Yamaha Motor launches River’s ambitious electric SUV two-wheeler in India


Indian startup River, which makes electric two-wheelers, has raised $40 million in a funding round led by Japan’s Yamaha Motor. Because the nearly three-year-old startup is looking to increase R&D spend and expand the market presence of its first electric ‘SUV’ two-wheeler in India.

The all-equity Series B round also saw participation from the startup’s existing investors, including Al Futtaim Automotive, LowerCarbon Capital, Toyota Ventures, Trux VC and Maniv Mobility. With the latest funding, the startup has raised a total of $68 million across four rounds, including the last round of $15 million announced in June.

Since its inception in March 2021, River has focused on the development and production of electric two-wheelers for Indian customers, an emerging and booming country in the country looking to replace diesel and gas-powered vehicles with EVs. It is a growing market. The biggest market opportunity in the South Asian nation – and the most competitive – is the two-wheeler market. According to government data, about 50% of the total EVs sold in the country are two-wheelers, of which more than 1.7 million are on the roads today.

Startup believes it can stand out and build market share The Indy, a $1,700 two-wheel scooter that’s bigger than its competitors. The Indy, which Rivers describes as “the SUV of scooters,” has a 14-inch wheelbase and storage space enough to hold two helmets and cargo weighing 33 pounds. Electric two-wheelers from the startup’s rivals – which include SoftBank-led Ola Electric and Tiger Global-backed Ather Energy – have a 12-inch wheel size and storage for a single helmet.

This utility-lifestyle focused product was created over months of R&D at a dedicated facility in Bengaluru. The company has delivered around 200 units since it began sales from its first retail store in the southern city in October.

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River’s first store in Bengaluru Image Credit: River

However, its ambitions are much bigger. The scooters are manufactured in a 120,000 square foot factory on the outskirts of Bengaluru, with an annual production capacity of 100,000 units (9,000 units per month). River says it plans to increase sales to 300 scooters per month in March and 3,000 units per month by the end of 2024.

“By the time we become a five-year-old company in March 2026, we want to be in 100 cities and scale up to sell about 9,000 vehicles per month, which is a turnover of about $200 million,” Arvind Mani, co-founder and CEO of -River’s founder and CEO said in an interview.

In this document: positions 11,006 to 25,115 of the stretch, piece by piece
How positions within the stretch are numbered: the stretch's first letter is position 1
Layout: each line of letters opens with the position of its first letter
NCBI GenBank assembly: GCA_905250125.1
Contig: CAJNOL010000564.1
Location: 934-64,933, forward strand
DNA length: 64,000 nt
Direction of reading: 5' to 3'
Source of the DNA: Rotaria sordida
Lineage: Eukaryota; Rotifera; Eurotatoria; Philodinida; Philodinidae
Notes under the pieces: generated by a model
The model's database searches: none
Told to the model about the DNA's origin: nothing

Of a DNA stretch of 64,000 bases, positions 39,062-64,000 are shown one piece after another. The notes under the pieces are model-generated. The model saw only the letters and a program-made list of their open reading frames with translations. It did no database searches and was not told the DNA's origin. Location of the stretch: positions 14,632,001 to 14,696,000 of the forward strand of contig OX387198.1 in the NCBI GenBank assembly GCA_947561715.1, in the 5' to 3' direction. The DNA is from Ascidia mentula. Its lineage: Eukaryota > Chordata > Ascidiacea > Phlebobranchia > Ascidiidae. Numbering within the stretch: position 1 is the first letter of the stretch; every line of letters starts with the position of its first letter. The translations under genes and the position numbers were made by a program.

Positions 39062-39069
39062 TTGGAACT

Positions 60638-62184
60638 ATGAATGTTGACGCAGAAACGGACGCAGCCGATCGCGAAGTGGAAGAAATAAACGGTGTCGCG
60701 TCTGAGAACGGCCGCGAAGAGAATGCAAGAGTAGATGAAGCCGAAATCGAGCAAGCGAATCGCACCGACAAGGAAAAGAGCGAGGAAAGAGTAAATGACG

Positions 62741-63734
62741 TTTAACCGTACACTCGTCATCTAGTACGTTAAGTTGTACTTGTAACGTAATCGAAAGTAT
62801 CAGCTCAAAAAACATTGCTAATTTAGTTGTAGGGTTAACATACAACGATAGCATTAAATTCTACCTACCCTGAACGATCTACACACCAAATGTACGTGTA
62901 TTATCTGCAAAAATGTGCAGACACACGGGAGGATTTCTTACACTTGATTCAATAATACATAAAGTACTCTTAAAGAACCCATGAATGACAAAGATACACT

To achieve its goals, the startup plans to set up a distributor network that will eventually handle 90% of its sales.

Mani told TechCrunch that the startup has tied up with a few dealers and is initially looking for distributors in 10 cities, including Ahmedabad, Chennai, Hyderabad, Mumbai, and Kochi.

“We are in discussions with dealers for expansion,” he said. “We will also create more company-owned stores based on strategic locations.”

Mani co-founded River with Vipin George (Chief Product Officer), who previously worked as group chief designer at Honda in India. The pair has invested over $25 million in R&D and manufacturing in the first two and a half years and are now looking to expand River’s distribution, manufacturing and service network across the country as well as strengthen its R&D and blueprint. Working towards preparation. As for its next product, which Mani said will come after the startup reaches around 30 cities by March 2025 and 100 cities by March 2026.

“We have some products in mind. But till now we don’t know which one we will give priority and launch first. However, I can tell you that whatever product we make will be in this particular scope of utility,” Mani said.

After raising the first two rounds of funding from financial investors, Mani said Rivers has started to look towards strategic investments. The first such investment came last year from Dubai’s Al Futtaim Group, which is not only a large Middle Eastern conglomerate but also an exclusive Toyota distributor in the UAE representing about 29 brands across 14 countries.

The relationship could provide River access to a global distribution network after establishing its presence in India. A similar case can happen with Yamaha motor also.

“With Yamaha coming on board, there is also a strategic sense to possibly collaborate on product lines, but we don’t have any definitive agreements yet, or we certainly don’t have agreements on what that collaboration will look like . So, at this point in time, it is a pure financial investment with the potential to do more collaboration,” the co-founder said.

That said, River, which has 450 employees, 250 of them in R&D, wants to use the partnership with Yamaha Motor to leverage its design and technology capability. It appears that Yamaha has been sold on the company’s R&D efforts.

“We are impressed by the progress River has achieved in such a short time, especially with the strong focus on design and technology. We are excited by Arvind and Vipin’s strong belief in River and how Yamaha can support the company to achieve this,” Hajime “Jim” Aota, chief general manager of the New Business Development Center at Yamaha Motor Company, said in a statement.

Mani did not disclose the startup’s valuation, though he noted a “significant increase in valuation, a multiple of 10” since its seed round in 2021. He also said that with the fresh funding, the startup has enough capital to last for two years. ,

The startup is projected to reach gross margin profitability with 2,000 monthly units in 8 to 10 months. According to the co-founder, bottom-line profitability will take a little longer.

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